Meanwhile, he’s hearing from dealers that they’re ready to attend the World’s Fair of Money and National Money Show events again. “Buying and selling with fellow dealers on the bourse floor has been greatly missed,” he notes. “Dealers will use some of their time at the World’s Fair of Money to restock their inventory with fresh material for their best customers. That being said, dealers have had to adapt to survive, and more than ever now have a presence on the internet to supplement their attendance at shows and corresponding sales.

Bringing in Younger Faces

As shows large and small begin opening doors again, attendees may notice more feet and younger faces on the bourse floor. “The ANA realized that many youngsters have been staying home and getting bored. With parental encouragement, youngsters have looked to collecting to fill up their idol time,” remarks Gillis, who says the ANA has cultivated further opportunities for young numismatists to grow within the hobby. The efforts are paying off.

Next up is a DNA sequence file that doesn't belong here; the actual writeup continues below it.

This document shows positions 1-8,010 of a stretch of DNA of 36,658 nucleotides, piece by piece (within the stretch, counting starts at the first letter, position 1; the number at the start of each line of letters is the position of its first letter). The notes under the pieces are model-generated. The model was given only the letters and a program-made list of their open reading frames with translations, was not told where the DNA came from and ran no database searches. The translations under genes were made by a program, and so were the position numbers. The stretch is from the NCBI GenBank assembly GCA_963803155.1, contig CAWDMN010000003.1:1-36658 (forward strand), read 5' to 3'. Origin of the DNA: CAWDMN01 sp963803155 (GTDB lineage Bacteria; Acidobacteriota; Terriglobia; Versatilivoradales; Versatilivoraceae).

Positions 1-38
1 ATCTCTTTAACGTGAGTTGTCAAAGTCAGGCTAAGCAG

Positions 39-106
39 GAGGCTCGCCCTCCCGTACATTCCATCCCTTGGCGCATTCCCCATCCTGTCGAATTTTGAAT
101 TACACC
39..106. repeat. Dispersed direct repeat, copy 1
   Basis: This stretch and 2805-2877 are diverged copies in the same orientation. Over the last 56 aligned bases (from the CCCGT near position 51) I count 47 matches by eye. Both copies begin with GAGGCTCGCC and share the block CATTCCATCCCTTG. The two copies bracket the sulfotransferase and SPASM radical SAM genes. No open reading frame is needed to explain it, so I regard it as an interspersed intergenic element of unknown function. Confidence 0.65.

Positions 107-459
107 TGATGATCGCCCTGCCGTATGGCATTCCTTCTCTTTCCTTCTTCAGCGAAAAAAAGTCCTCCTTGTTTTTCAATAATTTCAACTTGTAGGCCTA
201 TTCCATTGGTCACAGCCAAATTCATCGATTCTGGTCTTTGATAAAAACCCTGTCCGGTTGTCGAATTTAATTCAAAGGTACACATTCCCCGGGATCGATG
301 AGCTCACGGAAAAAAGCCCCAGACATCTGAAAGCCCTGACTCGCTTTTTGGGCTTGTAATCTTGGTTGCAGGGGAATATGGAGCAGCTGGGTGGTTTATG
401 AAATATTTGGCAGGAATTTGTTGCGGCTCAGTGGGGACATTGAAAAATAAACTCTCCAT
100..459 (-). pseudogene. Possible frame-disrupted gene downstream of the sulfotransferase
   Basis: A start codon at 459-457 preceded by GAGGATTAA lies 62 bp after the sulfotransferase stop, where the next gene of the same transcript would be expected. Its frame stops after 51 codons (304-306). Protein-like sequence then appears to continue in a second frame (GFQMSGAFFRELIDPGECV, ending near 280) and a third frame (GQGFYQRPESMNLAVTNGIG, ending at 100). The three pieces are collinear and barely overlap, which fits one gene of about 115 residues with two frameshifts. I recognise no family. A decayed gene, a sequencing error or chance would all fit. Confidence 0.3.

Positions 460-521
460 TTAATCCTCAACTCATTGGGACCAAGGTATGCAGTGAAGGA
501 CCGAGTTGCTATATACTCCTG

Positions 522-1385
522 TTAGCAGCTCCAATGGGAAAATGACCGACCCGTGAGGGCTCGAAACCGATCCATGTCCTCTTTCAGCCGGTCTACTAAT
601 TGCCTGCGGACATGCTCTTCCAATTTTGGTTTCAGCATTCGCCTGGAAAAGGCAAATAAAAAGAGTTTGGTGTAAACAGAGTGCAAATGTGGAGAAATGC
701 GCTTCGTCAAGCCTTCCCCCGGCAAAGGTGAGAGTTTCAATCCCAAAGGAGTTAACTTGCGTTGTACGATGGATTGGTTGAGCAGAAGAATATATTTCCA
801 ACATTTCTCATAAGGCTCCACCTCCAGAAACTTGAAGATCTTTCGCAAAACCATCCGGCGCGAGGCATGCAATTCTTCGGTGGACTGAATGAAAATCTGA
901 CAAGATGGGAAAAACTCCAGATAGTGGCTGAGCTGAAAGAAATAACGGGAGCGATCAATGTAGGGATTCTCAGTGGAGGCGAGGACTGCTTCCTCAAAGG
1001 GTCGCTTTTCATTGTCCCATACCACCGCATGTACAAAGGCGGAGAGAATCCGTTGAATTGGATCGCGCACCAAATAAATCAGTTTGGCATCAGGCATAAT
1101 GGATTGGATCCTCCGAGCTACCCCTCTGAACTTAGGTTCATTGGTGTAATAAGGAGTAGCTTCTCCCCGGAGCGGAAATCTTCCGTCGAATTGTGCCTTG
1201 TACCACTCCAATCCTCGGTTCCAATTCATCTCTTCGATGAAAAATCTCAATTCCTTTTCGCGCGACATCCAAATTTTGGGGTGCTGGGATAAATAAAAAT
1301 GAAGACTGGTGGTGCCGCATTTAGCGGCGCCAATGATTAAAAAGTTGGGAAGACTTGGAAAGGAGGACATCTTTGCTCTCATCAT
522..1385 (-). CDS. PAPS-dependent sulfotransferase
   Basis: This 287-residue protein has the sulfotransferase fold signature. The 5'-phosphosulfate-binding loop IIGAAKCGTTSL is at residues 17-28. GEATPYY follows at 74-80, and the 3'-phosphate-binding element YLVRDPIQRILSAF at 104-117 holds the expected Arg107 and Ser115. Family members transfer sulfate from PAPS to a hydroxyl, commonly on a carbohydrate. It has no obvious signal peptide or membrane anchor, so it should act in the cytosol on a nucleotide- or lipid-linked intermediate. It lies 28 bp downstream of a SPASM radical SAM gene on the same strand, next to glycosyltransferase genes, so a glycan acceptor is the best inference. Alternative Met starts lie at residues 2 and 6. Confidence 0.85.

“We have seen a significant growth in the number of participants in our flagship Coins for A’s program,” he reports. “Students submit their report cards with three or more A’s in a marking period for world coins. Parents love this program as it promotes educational excellence and fun while learning.”

It’s safe to say that the ANA has found the silver lining amid the fallout of the pandemic. “The revenue side of the business has faced challenges, just like in most other businesses,” he acknowledges. “[But] the ANA has identified this time as an opportunity to make our membership more informed, smart collectors, through our educational mandate, preparing them for new opportunities now that the pandemic is hopefully coming to a close.”

Florida United Numismatists